7. Section 18D exempts from being unlawful, conduct which has been done reasonably and in good faith for particular specified purposes, including the making of a fair comment in a newspaper. It is a provision which, broadly speaking, seeks to balance the objectives of section 18C with the need to protect justifiable freedom of expression.
The defamatory lies.
The background of the people who took legal action are set out in sections 67 to 164 of the judgement.
Bolt either out-and-out lied about a number of their backgrounds or incompetently got it so badly wrong he should be ashamed of himself. Either way the number of mistakes was not one, two or three, it was extensive.
Justice Blomberg lists some of them at sections 398 to 407. Some are below.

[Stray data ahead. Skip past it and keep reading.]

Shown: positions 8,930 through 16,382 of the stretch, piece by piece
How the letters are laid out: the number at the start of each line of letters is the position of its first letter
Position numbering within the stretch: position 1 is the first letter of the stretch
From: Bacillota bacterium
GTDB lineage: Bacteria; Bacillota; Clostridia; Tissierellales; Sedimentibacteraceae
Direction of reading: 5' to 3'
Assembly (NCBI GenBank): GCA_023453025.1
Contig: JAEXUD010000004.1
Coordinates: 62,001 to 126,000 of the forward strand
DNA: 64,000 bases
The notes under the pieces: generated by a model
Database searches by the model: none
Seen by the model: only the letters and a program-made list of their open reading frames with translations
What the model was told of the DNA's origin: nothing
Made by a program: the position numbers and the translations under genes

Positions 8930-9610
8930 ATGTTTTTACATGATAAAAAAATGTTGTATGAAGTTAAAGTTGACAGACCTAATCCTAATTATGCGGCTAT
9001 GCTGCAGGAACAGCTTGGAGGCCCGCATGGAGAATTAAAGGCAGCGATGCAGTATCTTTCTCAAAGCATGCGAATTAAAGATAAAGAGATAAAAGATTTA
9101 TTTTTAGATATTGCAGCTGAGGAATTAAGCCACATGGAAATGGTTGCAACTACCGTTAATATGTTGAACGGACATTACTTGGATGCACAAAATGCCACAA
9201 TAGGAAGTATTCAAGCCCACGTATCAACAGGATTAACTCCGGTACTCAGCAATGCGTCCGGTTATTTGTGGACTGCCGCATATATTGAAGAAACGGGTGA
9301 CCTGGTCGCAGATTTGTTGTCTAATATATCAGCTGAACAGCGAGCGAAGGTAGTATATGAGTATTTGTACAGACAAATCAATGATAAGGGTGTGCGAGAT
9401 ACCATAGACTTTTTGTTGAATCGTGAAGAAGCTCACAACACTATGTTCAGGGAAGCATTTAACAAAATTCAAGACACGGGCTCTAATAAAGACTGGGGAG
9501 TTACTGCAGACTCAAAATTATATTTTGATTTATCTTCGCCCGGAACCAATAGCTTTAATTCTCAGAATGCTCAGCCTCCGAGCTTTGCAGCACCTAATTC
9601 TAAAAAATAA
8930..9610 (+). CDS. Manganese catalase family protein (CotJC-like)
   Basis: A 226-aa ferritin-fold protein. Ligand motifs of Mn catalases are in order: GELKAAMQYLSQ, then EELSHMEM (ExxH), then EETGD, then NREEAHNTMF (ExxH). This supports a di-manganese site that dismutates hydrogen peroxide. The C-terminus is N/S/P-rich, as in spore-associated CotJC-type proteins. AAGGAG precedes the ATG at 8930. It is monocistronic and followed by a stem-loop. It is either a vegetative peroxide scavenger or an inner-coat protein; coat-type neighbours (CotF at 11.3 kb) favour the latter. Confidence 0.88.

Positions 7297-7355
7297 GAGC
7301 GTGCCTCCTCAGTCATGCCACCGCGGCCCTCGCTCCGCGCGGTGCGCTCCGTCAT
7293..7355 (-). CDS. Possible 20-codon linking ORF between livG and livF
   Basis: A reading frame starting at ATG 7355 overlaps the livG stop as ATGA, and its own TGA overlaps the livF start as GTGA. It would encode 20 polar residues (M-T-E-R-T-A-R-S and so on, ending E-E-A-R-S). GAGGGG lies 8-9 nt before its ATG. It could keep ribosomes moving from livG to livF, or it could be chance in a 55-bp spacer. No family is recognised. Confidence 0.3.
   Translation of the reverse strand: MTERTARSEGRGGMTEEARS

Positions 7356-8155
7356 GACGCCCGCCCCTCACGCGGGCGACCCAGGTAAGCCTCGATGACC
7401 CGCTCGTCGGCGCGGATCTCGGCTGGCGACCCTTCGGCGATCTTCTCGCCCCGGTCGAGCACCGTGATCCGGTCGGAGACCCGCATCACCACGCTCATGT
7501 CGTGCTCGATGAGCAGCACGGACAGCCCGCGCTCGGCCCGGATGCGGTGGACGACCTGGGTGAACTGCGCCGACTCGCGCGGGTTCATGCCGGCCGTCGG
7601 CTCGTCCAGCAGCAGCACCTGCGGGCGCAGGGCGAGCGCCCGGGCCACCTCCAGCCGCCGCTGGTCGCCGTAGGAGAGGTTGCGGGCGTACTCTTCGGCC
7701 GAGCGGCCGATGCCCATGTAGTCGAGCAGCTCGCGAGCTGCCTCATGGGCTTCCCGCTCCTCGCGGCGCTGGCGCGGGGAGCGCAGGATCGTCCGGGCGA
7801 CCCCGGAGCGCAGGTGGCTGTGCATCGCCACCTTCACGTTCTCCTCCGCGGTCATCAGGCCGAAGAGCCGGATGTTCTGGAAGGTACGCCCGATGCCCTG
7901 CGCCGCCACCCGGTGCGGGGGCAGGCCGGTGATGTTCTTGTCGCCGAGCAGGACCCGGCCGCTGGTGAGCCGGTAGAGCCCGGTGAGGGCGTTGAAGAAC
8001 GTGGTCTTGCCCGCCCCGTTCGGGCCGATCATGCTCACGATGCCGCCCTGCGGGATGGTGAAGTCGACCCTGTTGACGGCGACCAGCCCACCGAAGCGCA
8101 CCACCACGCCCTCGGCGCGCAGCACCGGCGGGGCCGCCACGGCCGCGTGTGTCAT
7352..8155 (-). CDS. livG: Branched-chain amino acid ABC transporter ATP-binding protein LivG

398: In part, the cultural references where given, were erroneous. But more fundamentally, the Aboriginal cultural upbringing which was available to be presented at least in relation to nine of the eighteen individuals dealt with by the Newspaper Articles, was not included. Those facts were relevant, in the context of a comment in part based upon cultural considerations. Their omission meant that the facts were not truly stated. For that reason also, the offensive imputation was not a fair comment.
402: Mr Bolt wrote that Ms Cole was raised by her “English-Jewish” or “English” mother (1A-2; 2A-24). That statement is factually inaccurate because Ms Cole’s Aboriginal grandmother also raised Ms Cole and was highly influential in Ms Cole’s identification as an Aboriginal. He wrote that Ms Cole “rarely saw her part-Aboriginal father” (1A-3). That statement is factually incorrect. Ms Cole’s father was Aboriginal and had been a part of her life until she was six years old. Ms Cole later lived with her father for a year whilst growing up.